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Grand Canyon Uranium Mining

The Cleanest Line, February 16, 2012

Grand Canyon Wins New Protections From Uranium Mining

By Taylor McKinnon

The Obama administration rang in the New Year with a gift to wildlands and wildlife: a 20-year ban on new mining on 1 million acres of public lands around Grand Canyon National Park. The move, in the face of a rash of new uranium-mining claims, bans new claims and prohibits exploratory drilling and mining on existing claims lacking “valid existing rights” — the vast majority of claims in the area. It’s a historic decision for an iconic landscape that will save streams and rivers from pollution and protect scores of species from the scourge of industrial mining waste.

The decision is clearly popular. Nearly 400,000 people from 90 countries wrote the Interior Department urging the ban. And since it was enacted, it’s won praise from Indian tribes, businesses, elected officials, scientists and outdoor enthusiasts who value the canyon’s environmental health and its economic value as a tourist attraction.

Given the uranium industry’s track record, the ban is critical. The Navajo Nation — just east of Grand Canyon — is riddled with pollution from abandoned mines. At Grand Canyon’s south rim, the Orphan Mine still leaches uranium into Horn Creek at 10 times federal limits. North of the canyon, in 2010, federal scientists chronicled elevated uranium at every previously mined site they visited.

The new protections span the Kanab Creek watershed north of Grand Canyon, portions of the Kaibab National Forest along the canyon’s south rim, and House Rock Valley just north and east of the park.  

In addition to curbing industrialization of these iconic wildlands, the mining ban protects aquifers feeding Grand Canyon’s precious springs and creeks from uranium pollution — pollution that, if it were to happen, would be impossible to clean up. Those springs — like Elves Chasm, Showerbath Spring and Havasu Creek — harbor up to 500 times the number of species than adjacent uplands, including endangered species and some species found nowhere else on Earth.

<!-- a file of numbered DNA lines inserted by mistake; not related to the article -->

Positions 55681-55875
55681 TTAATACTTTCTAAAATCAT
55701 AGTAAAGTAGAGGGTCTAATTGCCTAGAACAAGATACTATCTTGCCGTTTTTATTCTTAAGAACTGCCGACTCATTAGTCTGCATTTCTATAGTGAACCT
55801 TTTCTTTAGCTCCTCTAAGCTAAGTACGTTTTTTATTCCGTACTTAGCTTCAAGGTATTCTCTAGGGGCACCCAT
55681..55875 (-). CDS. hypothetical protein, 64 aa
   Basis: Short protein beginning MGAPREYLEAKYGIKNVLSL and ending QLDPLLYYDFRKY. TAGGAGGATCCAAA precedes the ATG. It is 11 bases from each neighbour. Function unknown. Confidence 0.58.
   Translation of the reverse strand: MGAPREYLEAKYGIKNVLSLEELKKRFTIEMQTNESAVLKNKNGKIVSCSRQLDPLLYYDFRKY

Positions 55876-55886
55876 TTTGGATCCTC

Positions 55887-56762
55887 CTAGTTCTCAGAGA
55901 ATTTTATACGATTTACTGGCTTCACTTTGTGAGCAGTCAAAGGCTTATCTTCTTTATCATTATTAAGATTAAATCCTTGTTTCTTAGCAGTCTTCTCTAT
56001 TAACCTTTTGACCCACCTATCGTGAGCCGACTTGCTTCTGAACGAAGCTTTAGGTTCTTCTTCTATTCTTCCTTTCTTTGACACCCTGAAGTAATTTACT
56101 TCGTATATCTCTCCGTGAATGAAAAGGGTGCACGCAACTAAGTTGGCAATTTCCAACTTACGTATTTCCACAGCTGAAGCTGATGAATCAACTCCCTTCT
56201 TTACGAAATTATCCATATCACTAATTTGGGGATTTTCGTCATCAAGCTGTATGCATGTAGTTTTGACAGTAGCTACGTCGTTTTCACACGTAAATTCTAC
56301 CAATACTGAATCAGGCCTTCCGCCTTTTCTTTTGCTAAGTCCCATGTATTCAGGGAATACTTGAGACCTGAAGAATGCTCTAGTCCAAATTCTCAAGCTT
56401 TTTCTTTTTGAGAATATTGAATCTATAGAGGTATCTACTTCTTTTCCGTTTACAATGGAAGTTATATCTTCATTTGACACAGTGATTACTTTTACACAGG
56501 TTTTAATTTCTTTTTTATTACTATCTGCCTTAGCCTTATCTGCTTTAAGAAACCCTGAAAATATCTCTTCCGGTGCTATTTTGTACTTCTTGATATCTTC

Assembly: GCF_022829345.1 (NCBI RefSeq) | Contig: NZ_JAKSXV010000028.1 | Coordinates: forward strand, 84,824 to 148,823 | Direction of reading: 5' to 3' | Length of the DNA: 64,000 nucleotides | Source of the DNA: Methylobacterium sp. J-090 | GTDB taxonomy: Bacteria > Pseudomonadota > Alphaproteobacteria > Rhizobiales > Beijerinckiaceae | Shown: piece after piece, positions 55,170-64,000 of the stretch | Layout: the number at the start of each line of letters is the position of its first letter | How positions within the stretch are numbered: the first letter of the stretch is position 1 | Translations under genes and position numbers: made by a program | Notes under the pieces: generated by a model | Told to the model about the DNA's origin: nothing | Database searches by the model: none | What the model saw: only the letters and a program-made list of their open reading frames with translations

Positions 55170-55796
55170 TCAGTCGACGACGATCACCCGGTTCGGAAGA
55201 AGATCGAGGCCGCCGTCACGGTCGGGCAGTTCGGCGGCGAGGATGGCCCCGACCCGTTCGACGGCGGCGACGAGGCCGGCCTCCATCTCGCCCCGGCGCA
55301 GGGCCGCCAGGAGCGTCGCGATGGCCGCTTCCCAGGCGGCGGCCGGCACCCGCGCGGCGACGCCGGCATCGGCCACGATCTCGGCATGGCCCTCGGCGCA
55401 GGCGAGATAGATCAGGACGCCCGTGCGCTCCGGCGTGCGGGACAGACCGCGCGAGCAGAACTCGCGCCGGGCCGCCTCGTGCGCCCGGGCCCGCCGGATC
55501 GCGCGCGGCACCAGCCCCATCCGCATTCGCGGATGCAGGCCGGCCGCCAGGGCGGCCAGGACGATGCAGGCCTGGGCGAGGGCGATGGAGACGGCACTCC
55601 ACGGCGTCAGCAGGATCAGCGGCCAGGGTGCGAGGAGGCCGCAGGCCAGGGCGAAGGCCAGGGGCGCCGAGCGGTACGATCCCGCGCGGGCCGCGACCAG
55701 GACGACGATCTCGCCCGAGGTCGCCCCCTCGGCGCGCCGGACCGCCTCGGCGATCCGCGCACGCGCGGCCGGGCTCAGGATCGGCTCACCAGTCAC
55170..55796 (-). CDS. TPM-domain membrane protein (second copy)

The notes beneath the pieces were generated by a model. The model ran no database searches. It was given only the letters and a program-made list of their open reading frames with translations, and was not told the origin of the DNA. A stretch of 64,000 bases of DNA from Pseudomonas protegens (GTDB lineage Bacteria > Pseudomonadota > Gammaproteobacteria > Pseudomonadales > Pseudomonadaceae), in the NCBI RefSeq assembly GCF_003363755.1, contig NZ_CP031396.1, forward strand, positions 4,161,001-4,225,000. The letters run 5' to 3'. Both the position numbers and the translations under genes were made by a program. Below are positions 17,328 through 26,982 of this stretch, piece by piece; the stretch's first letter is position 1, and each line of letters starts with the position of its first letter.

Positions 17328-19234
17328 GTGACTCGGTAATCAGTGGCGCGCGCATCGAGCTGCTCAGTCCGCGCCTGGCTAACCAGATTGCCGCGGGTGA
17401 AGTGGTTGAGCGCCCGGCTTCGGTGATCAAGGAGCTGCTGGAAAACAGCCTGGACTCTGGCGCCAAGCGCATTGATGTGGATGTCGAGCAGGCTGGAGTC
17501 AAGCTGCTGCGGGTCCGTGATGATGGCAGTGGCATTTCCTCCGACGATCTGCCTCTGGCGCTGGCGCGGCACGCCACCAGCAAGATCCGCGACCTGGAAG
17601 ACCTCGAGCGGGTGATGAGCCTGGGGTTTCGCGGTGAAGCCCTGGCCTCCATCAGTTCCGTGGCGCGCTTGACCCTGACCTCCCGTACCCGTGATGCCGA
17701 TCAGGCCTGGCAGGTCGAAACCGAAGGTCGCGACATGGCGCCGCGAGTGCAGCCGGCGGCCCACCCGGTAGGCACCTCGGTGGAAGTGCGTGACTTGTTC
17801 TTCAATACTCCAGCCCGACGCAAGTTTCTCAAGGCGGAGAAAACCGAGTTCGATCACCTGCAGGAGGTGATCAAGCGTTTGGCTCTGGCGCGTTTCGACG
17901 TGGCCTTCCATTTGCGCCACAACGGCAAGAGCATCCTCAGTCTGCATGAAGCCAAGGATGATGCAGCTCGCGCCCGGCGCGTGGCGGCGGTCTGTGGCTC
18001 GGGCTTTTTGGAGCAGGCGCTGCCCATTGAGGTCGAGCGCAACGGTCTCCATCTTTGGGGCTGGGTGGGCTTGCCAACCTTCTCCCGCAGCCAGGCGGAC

But, by virtue of property rights given to mining corporations under the 1872 mining law, some old mines will be grandfathered in. The Bureau of Land Management has already let one of four mines shuttered in the 1990s reopen without updating 24-year-old environmental reviews — a decision now contested in court by tribes and conservation groups.

Importantly, though, this battle may not be entirely over yet. The new mining ban isn’t impervious to being undone by acts of Congress or future administrations — making it permanent would require either legislation or a new national monument designation. And it’s no substitute for reforming the antiquated 1872 mining law — a badly needed task that’s proven elusive to Congress.

But in the history of public lands administration, precautions against damage that can’t be undone are too rare. The uranium-mining ban around Grand Canyon is a visionary decision and should be celebrated.

Taylor McKinnon is the public lands campaigns director at the Center for Biological Diversity.

This article originally appeared here.

Photo © Paul S. Hamilton